Smart SpendingSmart Spending

Upscale retailers sold real fur as fake

Neiman Marcus and 2 other retailers settle FTC complaints that they misrepresented the source of fur in garments they sold.

By MSN Money Partner Mar 19, 2013 2:09PM

This post comes from MSN Money contributor Mitch Lipka.

 

Pedestrians walk past a Neiman Marcus store on March 5, 2009 in Chicago, Ill. (© Scott Olson/Getty Images)You might think a company could get in trouble by selling fake fur and claiming it was real. But upscale Neiman Marcus and two other retailers are in hot water for misleading consumers about their claims about furry clothing they sold -- using real fur when they claimed they were selling fake.

 

In case you've ever wondered how the "faux fur" on your clothing might have felt so real, now you've got a possible explanation.

 

Federal law requires retailers to disclose the types of animals, and where they are from, in products made with furs. But, instead, the Federal Trade Commission said today, Neiman Marcus (and its BergdorfGoodman.com site) as well as DrJays.com and Revolve Clothing claimed their products were made with "faux fur" rather than acknowledging it was from real animals. Also, Neiman Marcus allegedly claimed a shoe that used rabbit fur was really mink, the FTC said.

 

And we're not talking about nickel-and-dime items here. One of the garments in question -- a Burberry jacket -- was selling for $1,295, and that's with the claim that the fur on the hood was fake. Other items named in the FTC complaint (.pdf file): a Stuart Weitzman ballerina flat shoe, and an Alice + Olivia Kyah coat.

 

A Crown Holder jacket, a Knoles & Carter "fur/leather" vest and a United Face bomber jacket were among the products sold by DrJays.com, the FTC said.

 

Revolve Clothing neglected to mention which animal's fur was used in these products: an Australia Luxe Collective Nordic Angel short boot with fur trim, a Mark Jacobs Runway Roebling coat, a Dakota Xan fur poncho, and an Eryn Brinie belted faux fur vest.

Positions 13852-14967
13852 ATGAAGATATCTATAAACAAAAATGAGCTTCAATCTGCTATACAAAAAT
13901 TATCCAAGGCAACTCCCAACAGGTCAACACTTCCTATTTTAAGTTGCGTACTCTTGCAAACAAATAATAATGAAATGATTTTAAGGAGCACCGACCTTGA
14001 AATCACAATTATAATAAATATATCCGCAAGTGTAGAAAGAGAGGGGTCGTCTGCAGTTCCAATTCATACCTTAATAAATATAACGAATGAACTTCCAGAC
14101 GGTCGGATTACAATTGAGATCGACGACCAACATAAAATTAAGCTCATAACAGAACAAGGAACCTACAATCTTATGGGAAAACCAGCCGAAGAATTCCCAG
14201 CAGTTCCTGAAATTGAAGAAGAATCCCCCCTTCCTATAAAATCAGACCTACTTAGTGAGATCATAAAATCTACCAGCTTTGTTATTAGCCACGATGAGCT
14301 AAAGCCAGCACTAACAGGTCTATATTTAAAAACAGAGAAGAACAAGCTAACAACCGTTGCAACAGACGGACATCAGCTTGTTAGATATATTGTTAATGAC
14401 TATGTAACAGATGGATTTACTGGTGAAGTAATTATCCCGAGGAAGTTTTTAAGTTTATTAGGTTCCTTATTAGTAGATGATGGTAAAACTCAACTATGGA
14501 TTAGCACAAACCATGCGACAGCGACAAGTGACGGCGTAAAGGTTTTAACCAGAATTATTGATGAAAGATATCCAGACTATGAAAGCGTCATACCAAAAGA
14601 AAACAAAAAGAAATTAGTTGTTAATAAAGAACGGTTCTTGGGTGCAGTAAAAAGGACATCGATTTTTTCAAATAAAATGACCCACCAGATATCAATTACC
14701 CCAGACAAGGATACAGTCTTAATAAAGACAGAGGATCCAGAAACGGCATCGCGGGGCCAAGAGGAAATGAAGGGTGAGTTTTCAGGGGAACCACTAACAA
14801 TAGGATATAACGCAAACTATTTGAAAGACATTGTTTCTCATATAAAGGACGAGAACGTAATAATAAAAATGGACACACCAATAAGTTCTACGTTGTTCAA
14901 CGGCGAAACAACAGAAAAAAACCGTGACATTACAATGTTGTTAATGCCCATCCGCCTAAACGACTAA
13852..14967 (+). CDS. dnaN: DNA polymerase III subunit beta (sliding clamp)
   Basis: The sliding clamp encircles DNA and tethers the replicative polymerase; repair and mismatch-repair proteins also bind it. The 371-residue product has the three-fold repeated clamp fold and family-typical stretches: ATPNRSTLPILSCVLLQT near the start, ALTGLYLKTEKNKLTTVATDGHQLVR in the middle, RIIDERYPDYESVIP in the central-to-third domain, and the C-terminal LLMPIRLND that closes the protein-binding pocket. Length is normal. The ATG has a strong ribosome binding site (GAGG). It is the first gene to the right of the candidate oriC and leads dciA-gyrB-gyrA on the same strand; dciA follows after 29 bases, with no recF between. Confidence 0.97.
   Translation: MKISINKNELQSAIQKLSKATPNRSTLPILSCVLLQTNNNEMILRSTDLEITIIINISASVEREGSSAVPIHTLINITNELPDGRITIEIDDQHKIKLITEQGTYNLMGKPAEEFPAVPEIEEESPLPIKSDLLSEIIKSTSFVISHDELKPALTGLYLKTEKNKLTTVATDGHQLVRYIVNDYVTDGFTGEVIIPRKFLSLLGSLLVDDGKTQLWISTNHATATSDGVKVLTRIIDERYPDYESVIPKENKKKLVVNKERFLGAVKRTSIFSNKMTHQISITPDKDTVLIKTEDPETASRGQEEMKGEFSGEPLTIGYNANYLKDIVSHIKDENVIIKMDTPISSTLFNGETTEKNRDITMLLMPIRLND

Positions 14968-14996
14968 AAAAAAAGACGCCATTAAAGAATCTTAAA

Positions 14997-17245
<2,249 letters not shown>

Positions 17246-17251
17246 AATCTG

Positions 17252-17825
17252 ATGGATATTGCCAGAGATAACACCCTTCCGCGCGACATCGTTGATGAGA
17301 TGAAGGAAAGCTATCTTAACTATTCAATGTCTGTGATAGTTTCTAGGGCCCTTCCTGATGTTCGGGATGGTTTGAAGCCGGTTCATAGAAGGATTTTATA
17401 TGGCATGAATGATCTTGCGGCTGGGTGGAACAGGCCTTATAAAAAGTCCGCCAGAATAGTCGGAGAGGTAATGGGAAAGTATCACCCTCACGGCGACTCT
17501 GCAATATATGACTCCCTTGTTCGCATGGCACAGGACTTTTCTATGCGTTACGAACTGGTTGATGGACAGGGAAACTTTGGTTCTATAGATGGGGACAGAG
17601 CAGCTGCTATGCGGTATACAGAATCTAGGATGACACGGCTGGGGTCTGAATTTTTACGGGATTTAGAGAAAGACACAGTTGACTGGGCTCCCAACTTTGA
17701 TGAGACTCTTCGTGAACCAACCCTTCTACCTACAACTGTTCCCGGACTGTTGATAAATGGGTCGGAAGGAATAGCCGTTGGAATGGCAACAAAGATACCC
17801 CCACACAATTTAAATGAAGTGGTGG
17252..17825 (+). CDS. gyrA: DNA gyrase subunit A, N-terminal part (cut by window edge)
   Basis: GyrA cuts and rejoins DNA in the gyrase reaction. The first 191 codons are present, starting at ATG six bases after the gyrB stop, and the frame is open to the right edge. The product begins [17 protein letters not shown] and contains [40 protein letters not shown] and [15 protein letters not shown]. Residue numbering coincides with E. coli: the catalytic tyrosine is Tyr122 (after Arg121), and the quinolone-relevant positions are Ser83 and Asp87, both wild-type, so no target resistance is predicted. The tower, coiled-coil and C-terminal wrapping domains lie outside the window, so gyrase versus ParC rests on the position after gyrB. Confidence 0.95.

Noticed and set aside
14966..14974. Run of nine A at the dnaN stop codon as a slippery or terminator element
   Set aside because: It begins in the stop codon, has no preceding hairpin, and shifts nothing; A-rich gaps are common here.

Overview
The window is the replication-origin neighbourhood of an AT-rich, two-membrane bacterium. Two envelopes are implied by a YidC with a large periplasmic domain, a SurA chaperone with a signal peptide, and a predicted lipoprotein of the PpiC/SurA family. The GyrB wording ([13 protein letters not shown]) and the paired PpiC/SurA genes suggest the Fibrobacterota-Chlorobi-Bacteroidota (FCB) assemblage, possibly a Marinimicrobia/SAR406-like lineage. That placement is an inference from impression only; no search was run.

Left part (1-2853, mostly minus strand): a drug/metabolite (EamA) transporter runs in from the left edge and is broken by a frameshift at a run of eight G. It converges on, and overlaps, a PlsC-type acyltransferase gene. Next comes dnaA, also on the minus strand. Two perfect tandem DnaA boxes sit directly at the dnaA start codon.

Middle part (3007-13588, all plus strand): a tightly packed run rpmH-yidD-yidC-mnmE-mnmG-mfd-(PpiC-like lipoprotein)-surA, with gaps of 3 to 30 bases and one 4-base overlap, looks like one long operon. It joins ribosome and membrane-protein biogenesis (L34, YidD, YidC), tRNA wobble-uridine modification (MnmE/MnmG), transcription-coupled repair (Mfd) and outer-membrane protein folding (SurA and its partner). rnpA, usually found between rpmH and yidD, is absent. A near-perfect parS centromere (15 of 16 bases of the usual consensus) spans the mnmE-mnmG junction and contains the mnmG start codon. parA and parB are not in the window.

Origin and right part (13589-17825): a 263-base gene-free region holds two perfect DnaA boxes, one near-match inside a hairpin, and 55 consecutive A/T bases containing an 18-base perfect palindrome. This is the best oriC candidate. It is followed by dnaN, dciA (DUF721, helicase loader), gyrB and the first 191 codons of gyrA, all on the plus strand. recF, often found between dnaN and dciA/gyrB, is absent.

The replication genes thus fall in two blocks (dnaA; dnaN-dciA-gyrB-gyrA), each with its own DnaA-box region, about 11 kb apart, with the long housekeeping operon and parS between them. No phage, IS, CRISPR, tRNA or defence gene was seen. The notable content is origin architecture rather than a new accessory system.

So, what was the punishment for these transgressions? Essentially, something akin to probation.

 

The companies all settled their cases with the feds and agreed to not violate the federal Fur Act and fur rules for the next 20 years as well as keep copies of ads and documents regarding fake fur products they sell and make them available to the FTC.

 

More on MSN Money:

3Comments
Mar 19, 2013 3:24PM
avatar
Oh where , oh where has my little dog gone? Oh where oh where can he be?
Mar 19, 2013 5:46PM
Mar 19, 2013 6:22PM
avatar
PETA - People Eating Tasty Animals.  Good shooting, great hunting.
Report
Please help us to maintain a healthy and vibrant community by reporting any illegal or inappropriate behavior. If you believe a message violates theCode of Conductplease use this form to notify the moderators. They will investigate your report and take appropriate action. If necessary, they report all illegal activity to the proper authorities.
Categories
100 character limit
Are you sure you want to delete this comment?

DATA PROVIDERS

Copyright © 2014 Microsoft. All rights reserved.

Fundamental company data and historical chart data provided by Morningstar Inc. Real-time index quotes and delayed quotes supplied by Morningstar Inc. Quotes delayed by up to 15 minutes, except where indicated otherwise. Fund summary, fund performance and dividend data provided by Morningstar Inc. Analyst recommendations provided by Zacks Investment Research. StockScouter data provided by Verus Analytics. IPO data provided by Hoover's Inc. Index membership data provided by Morningstar Inc.

ABOUT SMART SPENDING

Smart Spending brings you the best money-saving tips from MSN Money and the rest of the Web. Join the conversation on Facebook and follow us on Twitter.

VIDEO ON MSN MONEY

TOOLS

More